Here are some sounds that we're still keen to find. Can you help?
Eric, Prague, Czech Republic
When I was a youngster, the first time I went snorkelling was at Garrafon in Mexico on Isla Mujeres. After absorbing the visual wonder of all the colourful fish and coral I noticed something else.
The sound... like pebbles or hard glass fragments, clinking, tinkling, occasionally chiming.
Since then I've gone snorkelling in Indonesia and Croatia and I've realized, that magic sound comes from bits and pieces of coral fragments clinking together and on the coral reef itself.
It’s a wonderful sound and can only be heard underwater at a coral reef. So it makes it all the more special.
That’s the sound that I want to hear again. Hopefully this summer because there's nothing like the real thing. But since coral reefs are in danger I think this is a sound to save.
Jenny Lunnon, Oxford, UK
I'm afraid I can't get out to record an example, but I think it's a real shame that the 'pattering' sound of the numbers and letters flipping over on train station arrival and departure boards is being superseded by the silence of digital ones.
I remember how exciting it was as a teenage inter-railer going to the local train station every morning and listening to this sound. It was all bound up with wondering where we'd decide to go that day -- Venice or Rome? Vienna or Budapest? -- and I will certainly miss it.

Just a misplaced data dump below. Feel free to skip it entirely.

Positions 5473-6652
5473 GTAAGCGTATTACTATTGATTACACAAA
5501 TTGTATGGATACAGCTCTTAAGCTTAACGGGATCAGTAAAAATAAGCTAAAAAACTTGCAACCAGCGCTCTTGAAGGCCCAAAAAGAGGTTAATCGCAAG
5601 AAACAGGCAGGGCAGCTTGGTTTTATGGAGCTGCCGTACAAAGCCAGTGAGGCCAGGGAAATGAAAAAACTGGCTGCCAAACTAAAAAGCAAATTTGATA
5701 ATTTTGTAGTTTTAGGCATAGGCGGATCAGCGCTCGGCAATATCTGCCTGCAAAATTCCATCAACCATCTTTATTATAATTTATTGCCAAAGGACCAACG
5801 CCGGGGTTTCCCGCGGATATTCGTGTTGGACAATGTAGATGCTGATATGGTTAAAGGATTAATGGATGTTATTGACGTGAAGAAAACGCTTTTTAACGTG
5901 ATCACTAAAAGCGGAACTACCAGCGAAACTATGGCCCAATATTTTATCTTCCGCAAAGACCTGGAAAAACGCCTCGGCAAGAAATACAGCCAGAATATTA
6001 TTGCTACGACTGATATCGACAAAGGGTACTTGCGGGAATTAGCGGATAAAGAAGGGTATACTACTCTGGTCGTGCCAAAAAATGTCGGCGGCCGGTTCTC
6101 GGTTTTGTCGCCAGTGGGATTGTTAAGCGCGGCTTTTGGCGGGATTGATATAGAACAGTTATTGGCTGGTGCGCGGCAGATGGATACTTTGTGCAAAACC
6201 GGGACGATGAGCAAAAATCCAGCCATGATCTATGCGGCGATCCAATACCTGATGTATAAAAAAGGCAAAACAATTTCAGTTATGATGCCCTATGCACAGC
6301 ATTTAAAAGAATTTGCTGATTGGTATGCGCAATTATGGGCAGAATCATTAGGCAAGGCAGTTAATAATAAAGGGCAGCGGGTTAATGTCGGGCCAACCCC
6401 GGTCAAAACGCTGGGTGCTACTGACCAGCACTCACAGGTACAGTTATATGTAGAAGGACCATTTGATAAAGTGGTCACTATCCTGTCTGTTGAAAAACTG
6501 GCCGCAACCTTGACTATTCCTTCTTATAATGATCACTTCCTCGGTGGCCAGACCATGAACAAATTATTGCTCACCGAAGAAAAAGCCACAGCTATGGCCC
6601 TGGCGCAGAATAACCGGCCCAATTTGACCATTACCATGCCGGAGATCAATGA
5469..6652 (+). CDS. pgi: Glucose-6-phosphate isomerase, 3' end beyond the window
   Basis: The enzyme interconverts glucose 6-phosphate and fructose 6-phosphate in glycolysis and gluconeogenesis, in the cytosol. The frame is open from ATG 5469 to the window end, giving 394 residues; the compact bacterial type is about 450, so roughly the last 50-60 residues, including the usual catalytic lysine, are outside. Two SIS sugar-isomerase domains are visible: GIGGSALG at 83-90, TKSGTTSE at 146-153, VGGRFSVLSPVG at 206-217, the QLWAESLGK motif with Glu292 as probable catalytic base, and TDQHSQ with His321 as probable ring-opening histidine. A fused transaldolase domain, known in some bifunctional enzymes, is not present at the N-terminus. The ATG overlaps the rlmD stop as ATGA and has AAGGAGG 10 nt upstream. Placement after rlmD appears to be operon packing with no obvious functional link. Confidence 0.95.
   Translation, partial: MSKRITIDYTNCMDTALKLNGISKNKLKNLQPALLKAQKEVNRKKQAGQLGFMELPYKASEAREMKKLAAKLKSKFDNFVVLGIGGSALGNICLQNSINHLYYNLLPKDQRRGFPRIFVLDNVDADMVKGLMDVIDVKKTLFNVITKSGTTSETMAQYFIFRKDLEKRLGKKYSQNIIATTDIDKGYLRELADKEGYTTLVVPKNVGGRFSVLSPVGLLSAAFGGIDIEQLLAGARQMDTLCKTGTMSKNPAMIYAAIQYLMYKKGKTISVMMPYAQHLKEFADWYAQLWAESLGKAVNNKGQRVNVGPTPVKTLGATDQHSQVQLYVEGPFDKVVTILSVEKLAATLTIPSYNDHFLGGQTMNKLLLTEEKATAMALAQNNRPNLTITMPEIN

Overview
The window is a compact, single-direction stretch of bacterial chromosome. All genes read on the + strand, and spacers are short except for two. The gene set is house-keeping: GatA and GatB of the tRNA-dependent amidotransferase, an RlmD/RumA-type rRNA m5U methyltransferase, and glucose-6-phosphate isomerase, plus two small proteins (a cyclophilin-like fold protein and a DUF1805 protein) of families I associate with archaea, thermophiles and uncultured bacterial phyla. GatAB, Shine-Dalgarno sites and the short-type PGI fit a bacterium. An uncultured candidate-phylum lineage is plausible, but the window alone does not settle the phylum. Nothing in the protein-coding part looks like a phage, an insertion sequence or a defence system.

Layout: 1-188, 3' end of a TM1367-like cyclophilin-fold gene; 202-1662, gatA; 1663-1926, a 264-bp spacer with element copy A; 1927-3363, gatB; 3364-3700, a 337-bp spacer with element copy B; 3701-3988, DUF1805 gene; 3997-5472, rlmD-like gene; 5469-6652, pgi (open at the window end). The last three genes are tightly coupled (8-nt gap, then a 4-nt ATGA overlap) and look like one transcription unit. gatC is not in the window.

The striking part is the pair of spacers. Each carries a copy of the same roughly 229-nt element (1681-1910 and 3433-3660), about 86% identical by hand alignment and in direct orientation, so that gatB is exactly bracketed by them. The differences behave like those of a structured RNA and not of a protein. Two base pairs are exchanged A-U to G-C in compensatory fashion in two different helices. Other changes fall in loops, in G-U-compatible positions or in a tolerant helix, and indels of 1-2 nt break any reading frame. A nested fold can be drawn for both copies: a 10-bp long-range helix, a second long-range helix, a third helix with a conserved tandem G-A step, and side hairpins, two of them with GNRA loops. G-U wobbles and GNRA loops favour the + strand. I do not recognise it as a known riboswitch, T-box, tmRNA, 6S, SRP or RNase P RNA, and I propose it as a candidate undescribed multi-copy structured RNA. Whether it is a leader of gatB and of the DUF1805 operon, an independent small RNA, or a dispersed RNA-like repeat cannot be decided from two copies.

Hopefully someone will be able to come up with a recording as at present they do still exist in many European stations.
Janet Roe-Darden, Lansing, MI, USA
My husband and I came up with a few ideas last night after hearing the broadcast on BBC World Service, via WUOM-FM, 91.7, Ann Arbor, Michigan. I grew up near an oil producing area in Michigan (honest!). I fell asleep at night hearing the "put-put-put" of the nearby drill rigs, and their creaking. Just about drove a visiting uncle mad, but it never bothered me. My husband grew up in Central Florida. He says he would like to hear alligators grunting. We also like the sound of casting a fishing rod over a lake, and then reeling it back in. Do you remember that sound?
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